Operation Secret Borders

By Laura Dreyfus, Lexi Lachal, Jordina Rust and Tal Shmerling

Karen Wells, a former guard at Manus Island Detention Centre, didn’t walk into the job expecting she would one day become a whistleblower. Ms Wells worked for 11 years, at Woomera and Curtin Detention Centres, without feeling the need to speak out.

After the riots at Manus Island in which Reza Berati died, Ms Wells, and many others, could no longer stay silent.

It was the same for Dr Robert Adler, who visited Nauru Detention Centre on behalf of the International Health and Medical Service (IHMS). After his visit, he wrote a letter to the then Prime Minister Tony Abbott relaying the appalling conditions on Nauru. He hadn’t previously seen himself as a political person, and didn’t suspect that the response to his letter, which he was careful to ensure contained no confidential patient information, would see him barred from returning to Nauru by the IHMS and Commonwealth Government

There is now a growing group of individuals who have spoken out about risks to the safety, health and dignity of refugees in Australian detention centres. People like Ms Wells, Dr Adler, Steve Kilburn, Nicole Judge, and Chris Iacono have all shared stories about the abuses taking place in our immigration system with the media, and in their testimony or submissions to the Senate Inquiry into the incidents at the Manus Island Detention Centre on 16-18 February 2014. Their stories have helped Australia understand what is happening in our name and at our expense.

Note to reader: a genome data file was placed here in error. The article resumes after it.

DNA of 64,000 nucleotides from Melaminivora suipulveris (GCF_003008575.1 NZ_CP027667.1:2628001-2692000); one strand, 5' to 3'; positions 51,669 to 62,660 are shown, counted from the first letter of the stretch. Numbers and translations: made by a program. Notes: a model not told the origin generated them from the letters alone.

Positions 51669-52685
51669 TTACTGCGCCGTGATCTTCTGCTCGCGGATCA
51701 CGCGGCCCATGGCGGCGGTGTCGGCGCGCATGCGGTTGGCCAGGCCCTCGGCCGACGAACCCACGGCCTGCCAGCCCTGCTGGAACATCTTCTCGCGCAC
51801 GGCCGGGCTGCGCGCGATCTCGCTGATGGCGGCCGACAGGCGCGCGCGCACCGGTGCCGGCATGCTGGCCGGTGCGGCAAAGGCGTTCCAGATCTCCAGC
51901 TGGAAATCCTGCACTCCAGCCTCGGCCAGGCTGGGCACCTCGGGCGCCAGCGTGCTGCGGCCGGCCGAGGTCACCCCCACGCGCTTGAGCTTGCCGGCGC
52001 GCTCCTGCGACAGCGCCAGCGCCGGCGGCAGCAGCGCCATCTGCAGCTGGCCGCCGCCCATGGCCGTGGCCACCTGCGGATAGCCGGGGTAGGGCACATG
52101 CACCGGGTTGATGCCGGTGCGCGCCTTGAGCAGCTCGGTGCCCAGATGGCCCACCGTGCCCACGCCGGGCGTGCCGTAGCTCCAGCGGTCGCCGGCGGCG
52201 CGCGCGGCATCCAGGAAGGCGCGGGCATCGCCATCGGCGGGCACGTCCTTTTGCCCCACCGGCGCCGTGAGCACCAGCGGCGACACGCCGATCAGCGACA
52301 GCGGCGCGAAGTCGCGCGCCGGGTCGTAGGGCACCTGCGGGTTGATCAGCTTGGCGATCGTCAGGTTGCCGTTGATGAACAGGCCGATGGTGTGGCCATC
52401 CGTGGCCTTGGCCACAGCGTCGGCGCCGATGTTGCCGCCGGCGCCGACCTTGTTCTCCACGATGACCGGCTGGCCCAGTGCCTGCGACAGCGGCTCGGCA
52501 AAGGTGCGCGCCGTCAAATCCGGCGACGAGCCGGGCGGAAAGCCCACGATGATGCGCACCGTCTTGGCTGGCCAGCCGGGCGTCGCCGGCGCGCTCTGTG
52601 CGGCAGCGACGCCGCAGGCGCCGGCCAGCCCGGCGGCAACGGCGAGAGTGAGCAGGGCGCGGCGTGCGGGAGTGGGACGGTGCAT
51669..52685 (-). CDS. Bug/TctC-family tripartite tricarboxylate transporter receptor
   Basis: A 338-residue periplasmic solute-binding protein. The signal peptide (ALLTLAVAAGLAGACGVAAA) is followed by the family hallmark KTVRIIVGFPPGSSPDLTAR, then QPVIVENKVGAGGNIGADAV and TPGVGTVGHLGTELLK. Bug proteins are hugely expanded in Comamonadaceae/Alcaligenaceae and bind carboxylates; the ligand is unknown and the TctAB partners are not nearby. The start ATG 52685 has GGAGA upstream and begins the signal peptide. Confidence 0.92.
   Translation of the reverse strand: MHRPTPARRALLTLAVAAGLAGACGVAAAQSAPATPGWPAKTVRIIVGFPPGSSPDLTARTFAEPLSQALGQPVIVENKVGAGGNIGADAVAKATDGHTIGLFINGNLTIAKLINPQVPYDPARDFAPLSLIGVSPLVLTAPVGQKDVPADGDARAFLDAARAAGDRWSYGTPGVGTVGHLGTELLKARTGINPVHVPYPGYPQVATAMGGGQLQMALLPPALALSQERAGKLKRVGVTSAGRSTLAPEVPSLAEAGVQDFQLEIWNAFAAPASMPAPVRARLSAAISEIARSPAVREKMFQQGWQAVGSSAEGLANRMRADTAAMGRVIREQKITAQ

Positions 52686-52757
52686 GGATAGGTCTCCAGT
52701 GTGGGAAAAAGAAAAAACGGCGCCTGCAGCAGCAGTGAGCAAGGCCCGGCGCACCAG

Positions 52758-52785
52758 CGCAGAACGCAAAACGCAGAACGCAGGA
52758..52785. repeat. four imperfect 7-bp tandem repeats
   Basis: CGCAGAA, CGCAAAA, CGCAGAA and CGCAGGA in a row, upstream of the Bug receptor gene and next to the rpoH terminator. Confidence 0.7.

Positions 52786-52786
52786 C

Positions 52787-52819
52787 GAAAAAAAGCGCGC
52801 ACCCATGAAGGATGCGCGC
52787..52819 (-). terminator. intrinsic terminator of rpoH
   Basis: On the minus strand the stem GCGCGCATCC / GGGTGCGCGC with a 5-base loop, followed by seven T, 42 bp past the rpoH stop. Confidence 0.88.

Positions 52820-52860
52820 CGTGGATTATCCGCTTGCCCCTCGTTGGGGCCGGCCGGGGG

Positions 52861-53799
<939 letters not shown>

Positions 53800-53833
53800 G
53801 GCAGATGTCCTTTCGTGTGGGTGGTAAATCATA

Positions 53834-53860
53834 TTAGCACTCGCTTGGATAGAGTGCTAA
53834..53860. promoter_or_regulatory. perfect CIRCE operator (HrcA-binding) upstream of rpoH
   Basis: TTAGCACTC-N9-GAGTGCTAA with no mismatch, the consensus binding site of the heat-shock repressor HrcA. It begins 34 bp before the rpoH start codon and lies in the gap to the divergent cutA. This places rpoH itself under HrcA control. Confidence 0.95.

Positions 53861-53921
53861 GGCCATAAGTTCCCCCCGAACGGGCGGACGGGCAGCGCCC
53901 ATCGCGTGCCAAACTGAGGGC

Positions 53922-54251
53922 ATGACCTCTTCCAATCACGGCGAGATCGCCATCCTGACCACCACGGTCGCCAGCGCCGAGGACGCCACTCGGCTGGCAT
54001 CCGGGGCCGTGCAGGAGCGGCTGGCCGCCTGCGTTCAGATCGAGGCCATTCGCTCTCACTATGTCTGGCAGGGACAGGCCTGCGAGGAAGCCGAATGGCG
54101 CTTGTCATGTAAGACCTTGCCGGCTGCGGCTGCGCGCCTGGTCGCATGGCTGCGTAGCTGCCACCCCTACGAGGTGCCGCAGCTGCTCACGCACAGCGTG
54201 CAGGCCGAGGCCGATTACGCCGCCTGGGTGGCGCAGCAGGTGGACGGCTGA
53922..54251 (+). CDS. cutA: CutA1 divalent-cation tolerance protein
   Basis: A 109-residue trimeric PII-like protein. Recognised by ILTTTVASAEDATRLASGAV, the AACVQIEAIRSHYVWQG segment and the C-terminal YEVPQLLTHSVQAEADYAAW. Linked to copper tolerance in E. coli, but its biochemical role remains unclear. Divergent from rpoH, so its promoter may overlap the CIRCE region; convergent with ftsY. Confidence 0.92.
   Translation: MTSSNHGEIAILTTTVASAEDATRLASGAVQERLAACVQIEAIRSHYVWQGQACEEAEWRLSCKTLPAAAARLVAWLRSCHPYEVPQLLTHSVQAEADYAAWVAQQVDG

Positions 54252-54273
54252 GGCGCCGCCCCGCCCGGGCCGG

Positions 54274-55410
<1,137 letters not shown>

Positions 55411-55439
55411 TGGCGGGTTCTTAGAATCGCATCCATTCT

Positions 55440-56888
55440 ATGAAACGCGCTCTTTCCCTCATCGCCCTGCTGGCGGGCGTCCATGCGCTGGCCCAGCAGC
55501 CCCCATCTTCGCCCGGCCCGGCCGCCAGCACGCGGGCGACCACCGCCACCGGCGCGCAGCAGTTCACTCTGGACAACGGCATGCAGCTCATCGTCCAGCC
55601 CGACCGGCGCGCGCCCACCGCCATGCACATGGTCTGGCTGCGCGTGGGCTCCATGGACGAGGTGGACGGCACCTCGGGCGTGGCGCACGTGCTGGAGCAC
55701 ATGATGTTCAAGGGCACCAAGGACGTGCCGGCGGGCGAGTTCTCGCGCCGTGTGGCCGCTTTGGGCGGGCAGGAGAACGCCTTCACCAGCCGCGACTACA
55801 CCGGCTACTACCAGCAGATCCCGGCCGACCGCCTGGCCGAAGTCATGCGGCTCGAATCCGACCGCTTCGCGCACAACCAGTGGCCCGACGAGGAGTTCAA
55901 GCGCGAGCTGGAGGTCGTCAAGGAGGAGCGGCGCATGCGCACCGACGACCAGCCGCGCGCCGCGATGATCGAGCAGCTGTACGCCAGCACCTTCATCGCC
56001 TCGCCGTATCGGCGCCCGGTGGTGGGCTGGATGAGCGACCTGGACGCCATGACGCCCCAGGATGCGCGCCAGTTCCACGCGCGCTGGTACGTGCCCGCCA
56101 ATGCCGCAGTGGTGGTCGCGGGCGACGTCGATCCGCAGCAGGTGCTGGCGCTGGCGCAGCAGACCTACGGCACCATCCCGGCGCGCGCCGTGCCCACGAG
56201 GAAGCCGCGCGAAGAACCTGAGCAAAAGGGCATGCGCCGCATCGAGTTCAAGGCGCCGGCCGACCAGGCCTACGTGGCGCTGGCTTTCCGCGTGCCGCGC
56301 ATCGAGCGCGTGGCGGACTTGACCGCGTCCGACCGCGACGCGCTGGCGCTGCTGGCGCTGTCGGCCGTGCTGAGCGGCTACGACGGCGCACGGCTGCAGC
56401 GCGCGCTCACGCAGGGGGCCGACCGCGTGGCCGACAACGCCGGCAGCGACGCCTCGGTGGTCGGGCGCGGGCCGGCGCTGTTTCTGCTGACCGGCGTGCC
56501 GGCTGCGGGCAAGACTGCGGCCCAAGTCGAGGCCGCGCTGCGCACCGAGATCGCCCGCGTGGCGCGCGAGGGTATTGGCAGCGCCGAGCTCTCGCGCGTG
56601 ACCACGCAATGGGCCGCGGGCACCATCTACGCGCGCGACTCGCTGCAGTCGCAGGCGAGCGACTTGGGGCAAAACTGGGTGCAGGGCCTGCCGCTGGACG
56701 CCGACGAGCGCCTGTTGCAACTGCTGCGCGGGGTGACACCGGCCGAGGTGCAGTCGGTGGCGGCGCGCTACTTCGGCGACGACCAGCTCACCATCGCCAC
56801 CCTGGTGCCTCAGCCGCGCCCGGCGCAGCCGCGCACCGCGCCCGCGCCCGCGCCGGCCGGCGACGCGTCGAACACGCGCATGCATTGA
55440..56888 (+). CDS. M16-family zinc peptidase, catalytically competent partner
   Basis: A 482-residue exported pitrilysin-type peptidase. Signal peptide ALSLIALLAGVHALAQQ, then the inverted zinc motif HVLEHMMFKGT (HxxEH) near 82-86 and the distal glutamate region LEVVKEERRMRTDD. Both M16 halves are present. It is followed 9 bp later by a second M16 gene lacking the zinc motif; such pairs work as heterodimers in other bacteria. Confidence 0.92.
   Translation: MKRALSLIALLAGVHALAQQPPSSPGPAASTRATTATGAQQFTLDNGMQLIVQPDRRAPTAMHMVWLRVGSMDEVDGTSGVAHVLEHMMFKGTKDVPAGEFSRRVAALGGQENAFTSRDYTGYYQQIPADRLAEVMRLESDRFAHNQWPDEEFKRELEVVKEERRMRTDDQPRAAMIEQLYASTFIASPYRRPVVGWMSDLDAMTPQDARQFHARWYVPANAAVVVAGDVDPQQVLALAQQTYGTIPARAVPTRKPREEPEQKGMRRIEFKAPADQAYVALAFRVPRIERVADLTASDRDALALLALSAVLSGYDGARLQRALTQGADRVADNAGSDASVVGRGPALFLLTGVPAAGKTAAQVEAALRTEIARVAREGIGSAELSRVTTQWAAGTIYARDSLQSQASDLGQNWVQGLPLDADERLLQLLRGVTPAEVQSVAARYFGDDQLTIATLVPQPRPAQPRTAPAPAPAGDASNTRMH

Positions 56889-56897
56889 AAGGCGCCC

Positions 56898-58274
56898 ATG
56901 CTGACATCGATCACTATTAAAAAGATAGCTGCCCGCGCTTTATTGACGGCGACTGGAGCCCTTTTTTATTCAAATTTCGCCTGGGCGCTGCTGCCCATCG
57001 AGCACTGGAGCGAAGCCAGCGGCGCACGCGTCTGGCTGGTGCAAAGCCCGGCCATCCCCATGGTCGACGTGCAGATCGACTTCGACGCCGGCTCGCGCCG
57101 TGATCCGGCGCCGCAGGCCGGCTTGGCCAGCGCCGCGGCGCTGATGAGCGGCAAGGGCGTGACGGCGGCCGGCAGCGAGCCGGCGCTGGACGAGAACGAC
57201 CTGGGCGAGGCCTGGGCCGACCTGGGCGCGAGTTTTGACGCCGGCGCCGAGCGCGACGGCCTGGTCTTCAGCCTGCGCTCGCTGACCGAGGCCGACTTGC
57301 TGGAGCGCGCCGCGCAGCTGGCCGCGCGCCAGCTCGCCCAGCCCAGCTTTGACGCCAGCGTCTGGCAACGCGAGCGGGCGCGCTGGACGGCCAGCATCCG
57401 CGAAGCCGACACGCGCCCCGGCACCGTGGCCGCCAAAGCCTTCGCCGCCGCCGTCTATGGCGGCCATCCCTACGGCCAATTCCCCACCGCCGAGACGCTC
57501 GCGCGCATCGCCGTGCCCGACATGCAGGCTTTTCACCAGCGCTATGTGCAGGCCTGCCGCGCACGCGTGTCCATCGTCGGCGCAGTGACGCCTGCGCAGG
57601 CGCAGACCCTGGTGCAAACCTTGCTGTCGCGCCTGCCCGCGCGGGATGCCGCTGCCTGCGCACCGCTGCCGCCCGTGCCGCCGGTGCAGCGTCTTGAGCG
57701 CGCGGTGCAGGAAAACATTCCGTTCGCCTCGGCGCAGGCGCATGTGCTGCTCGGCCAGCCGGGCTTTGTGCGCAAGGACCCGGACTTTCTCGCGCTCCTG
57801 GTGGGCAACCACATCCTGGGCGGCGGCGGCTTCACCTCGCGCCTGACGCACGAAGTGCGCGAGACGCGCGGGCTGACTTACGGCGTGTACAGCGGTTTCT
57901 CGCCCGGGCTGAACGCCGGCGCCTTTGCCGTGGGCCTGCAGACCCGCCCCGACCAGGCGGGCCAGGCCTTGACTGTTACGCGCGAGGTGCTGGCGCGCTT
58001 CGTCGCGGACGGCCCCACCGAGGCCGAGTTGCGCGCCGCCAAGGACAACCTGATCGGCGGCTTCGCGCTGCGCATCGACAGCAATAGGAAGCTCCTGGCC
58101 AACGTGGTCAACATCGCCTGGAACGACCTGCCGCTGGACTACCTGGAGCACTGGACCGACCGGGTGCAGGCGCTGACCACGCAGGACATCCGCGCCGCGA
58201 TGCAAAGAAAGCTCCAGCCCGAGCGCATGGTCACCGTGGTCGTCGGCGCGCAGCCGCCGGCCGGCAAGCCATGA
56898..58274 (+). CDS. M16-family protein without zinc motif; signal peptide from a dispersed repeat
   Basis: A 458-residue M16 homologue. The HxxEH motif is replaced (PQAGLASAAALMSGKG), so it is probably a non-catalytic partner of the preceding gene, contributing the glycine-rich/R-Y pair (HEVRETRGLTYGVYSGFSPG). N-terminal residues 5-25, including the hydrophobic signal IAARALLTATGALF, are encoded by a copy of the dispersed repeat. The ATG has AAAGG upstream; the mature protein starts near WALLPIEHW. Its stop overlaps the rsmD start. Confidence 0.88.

Aggressive policies and laws against whistleblowers

Yet this vital information gateway is being jarred shut. The Commonwealth Government is implementing increasingly aggressive policies and laws that attack rather than protect whistleblowers.

Detention Centre and Department of Immigration and Border Protection (DIBP) employees may be asked to sign several documents before their employment begins, including strict confidentiality deeds or employment contracts mandating confidentiality of information surrounding their work. Employees cannot talk about their work to family or friends, or about what they see in the centres. Many risk losing their job for disclosing confidential information.

Steve Kilburn, a former security officer at Manus Island, said when he chose to approach the media about the riots on Manus Island many of his colleagues contacted him saying “I really wish I could speak out, but I can’t.” The threat of losing an income, and not being able to find work in the industry again is a heavy burden. Whistleblowers may also face legal action for breach of contract if they seek to publish confidential information.

Employees are also under threat of criminal prosecution and face up to two years imprisonment under s 70 of the Crimes Act 1914 (Cth) or the more recently introduced Australian Border Force Act 2015 (Cth) (ABF Act) for disclosing protected information.

There is nothing new about these examples or policies. The Commonwealth Government has, over a number of years, systematically restricted the way we receive information about our immigration system. They have moved the detention centres offshore where lawyers and journalists must pay application fees of up to $8000 to get access; they have persistently refused to release information about “on water” or “operational” matters; they have intimidated immigration system workers; and they have employed language of war and weaponry to make national security seem like a reasonable justification for their decisions.